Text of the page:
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West Ranch girls soccer: Keeper in the rough

West Ranch senior goalkeeper Tina Hedwall holds the line for a young Wildcats’ defense

Posted: January 30, 2010 10:07 p.m.
Updated: January 31, 2010 4:30 a.m.

West Ranch senior Tina Hedwall makes a save Friday against Saugus. A young defense has led to several tough tests for one of the Foothill League's top keepers, who helped the Wildcats to the program's first ever win over Hart on Monday.

 

She knows she is only going to have a split second to react.

Everything slows down.

Downfield, a run is developing and before long, she knows it could be up to her to make a play.

A pass, a juke and it’s one-on-one with an attacker.

West Ranch senior goalkeeper Tina Hedwall leaves her line and charges toward the attacker.

As the shot is loosed, Hedwall lunges and plucks the ball out of the air.

Immediately, the action speeds back up and she is on her feet, ball under arm, pointing and shouting directions to her defense.

It’s life as usual for Hedwall, whose confidence, dependability and example have helped the Wildcats achieve a new level of respect this season and established a legacy of determination.

“There are many goalkeepers out there that will wear a captain’s band, but you won’t hear from them all season,” says West Ranch head coach Cami Bangasser. “They are only a practice captain. Tina, her presence on the field at practice, in the game, on campus at school, she is someone the girls look to.”

One of the few seniors for the Wildcats this season, Hedwall has taken her share of bumps and bruises over the years, but it has never deterred her from putting herself on the line at a moment’s notice.

Her coach says Hedwall helped keep the team together during a winless league campaign last year.

“It’s not easy to kill yourself day in and day out and have some of these results that we do,” Bangasser says. “But she stays with us regardless. She is the one keeping the girls in check and she is definitely someone that can keep the girls going.”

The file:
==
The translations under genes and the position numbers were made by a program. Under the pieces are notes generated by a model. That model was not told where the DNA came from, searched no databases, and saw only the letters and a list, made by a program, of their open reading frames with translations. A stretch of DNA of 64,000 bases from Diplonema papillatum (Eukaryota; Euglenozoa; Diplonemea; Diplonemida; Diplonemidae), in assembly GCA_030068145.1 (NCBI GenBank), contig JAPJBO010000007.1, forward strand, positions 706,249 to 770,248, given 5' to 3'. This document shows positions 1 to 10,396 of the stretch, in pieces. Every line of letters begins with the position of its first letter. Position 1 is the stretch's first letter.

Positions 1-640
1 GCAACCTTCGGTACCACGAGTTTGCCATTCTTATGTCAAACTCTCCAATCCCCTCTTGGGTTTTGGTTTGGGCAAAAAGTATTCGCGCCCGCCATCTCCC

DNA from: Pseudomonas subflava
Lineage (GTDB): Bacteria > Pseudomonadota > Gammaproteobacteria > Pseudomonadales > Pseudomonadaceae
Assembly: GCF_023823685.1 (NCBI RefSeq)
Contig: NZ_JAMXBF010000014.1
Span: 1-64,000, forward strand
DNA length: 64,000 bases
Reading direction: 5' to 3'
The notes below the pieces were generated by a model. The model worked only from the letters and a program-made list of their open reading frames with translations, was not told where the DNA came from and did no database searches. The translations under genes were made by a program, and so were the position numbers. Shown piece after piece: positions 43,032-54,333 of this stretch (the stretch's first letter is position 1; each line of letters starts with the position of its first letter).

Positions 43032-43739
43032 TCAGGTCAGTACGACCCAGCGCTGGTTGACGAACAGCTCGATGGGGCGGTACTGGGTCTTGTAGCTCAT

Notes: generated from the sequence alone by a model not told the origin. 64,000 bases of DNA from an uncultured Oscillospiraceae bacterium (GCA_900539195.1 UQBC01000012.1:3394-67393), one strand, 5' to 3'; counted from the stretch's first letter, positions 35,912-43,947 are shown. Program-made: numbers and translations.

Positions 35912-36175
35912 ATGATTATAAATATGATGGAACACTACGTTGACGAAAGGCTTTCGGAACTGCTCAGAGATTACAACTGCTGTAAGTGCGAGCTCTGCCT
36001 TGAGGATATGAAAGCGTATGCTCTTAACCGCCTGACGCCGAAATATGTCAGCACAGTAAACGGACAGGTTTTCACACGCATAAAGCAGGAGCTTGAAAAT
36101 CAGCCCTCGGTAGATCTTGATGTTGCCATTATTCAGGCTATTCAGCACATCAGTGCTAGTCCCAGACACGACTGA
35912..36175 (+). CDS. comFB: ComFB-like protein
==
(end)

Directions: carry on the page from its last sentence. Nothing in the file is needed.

Hedwall uses the team’s past struggles as fuel, and last week, she led the team to its first ever win over Hart on Monday. West Ranch was mere minutes away from beating Canyon on Tuesday, despite Hedwall having to play with a broken finger on her left hand.

She doesn’t complain about the past, but she hasn’t forgotten it either.

“It’s definitely stayed in our memories,” she says. “It definitely has for me.”

Hedwall’s fearless approach to goalkeeping has consistently kept the Wildcats in games when the offense has sputtered.

“Some of the goalkeepers in the valley have an older, more experienced squad in front of them that protects as they go,” Bangasser says. “It’s almost like our veteran player is protecting us in the back and helping us grow with her experience back there. Do I think she has been overlooked? Absolutely.”

Over the years, Hedwall has developed an improved vision and knowledge of the game, reaction time, agility and confidence, Bangasser says.

She has also ensured that a young defense remains confident.

“I know that if I can’t get to something, she will be there,” says sophomore sweeper Kendall Moskal. “She has saved us a tremendous amount of times. She is amazing. I feel very comfortable and I think the team feels very comfortable. We know that she is going to do her best.”

As the team’s only goalkeeper, the pressure is always on.

And that’s just the way she likes it.

“I think I definitely work best under pressure, but I’m definitely a procrastinator when it comes to turning in essays,” Hedwall says with a laugh.

Hedwall is currently looking at playing collegiate soccer at Cal Lutheran, the University of Central Florida, Vanguard or The College of Saint Rose, where she says she wants to study film editing.

“I have a creative side that I don’t really show to people,” she says. “I try to hide it.”

That creativity runs in her family.

Her grandfather, Ted Swanson, worked in the film industry and on such movies as Caddyshack, she says.

“I like to be in the background,” Hedwall says.

However, her play and command in between the posts puts her front and center when it comes to setting an example.

Close friend and fellow team captain Danika Weber has seen that standard put in place.

“We are both the oldest on the team,” Weber says. “Tina has led this team for two years. They all respect us. Being a senior, she carries this team herself. ... She has always had a pretty good picture of where she wants to go in life.”

Hedwall’s legacy is simple and one that she hopes will carry on through the young team that she has helped mentor.

But there is still work to do.

“I think it has kind of started, but it is definitely not over,” Hedwall says. “We still haven’t earned the respect, but we have definitely gotten the ball rolling here.”

The next generation is ready to pick up where she leaves off.

“I do think we will miss Tina next year,” Moskal says. “Tina is very strong, but Tina leaves a lot of confidence in us, and I feel that she has taught me a lot as a defender in what to do becaue I am so young. I feel that when she leaves, our defense will follow in her footsteps.”

 

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